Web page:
You have more in common with worms than you think.

Researchers at University of Washington's Friday Harbor Lab are studying a certain kind of worm's genes in the hopes humans could learn something from them.

Acorn worms from the Pacific Ocean are capable of regenerating body parts and organ systems.

"These animals are fairly closely related to us," said Shawn Luttrell, a Ph.D. candidate who is mapping out the worm's DNA.

The worms share many genes with humans.

Researchers hope to understand how the worms use their DNA to regrow body parts and if humans could someday do the same thing.

"Interestingly, when you cut these animals in half -- imagine cutting yourself in half -- they will re-grow everything on the top, and regrow everything on the bottom," said Luttrell, who collected the worms from Hawaii and other islands in the Pacific.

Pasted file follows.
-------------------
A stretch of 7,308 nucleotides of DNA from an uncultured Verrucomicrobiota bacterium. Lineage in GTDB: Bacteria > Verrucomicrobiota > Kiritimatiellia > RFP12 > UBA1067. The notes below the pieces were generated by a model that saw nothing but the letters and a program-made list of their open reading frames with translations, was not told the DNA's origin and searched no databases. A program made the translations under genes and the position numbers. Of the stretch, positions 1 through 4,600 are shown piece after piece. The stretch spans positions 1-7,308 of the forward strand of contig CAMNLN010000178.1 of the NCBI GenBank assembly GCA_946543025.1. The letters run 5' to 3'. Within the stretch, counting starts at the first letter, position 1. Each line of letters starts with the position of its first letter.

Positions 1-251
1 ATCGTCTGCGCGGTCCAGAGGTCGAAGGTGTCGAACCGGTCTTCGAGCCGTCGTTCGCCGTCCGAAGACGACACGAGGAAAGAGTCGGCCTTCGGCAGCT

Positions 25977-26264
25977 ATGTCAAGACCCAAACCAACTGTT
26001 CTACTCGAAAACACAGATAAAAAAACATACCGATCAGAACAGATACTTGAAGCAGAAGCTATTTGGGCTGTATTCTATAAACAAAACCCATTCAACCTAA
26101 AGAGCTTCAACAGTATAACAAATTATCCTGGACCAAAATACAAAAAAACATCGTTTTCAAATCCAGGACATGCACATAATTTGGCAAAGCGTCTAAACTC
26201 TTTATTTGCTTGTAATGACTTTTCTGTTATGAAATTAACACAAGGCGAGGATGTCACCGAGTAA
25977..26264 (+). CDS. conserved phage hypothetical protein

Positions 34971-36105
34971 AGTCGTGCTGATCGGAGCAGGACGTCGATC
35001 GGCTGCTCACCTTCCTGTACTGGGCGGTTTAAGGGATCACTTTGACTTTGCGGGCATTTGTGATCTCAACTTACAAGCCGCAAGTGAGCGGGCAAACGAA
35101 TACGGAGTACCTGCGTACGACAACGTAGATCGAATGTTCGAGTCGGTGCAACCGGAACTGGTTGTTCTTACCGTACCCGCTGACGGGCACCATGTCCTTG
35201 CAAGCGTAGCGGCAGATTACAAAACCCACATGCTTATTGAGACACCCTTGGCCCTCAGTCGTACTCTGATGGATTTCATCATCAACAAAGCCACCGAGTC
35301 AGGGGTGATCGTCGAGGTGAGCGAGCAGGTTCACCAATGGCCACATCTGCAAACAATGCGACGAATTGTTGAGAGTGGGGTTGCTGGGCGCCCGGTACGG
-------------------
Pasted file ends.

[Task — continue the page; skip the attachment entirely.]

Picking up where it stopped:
"Is it probable we're going to regrow a head? Probably not. But, we could have more extensive nervous system regeneration," said Luttrell, who says science could someday understand how to regrow nerves or body parts, such as fingers or toes.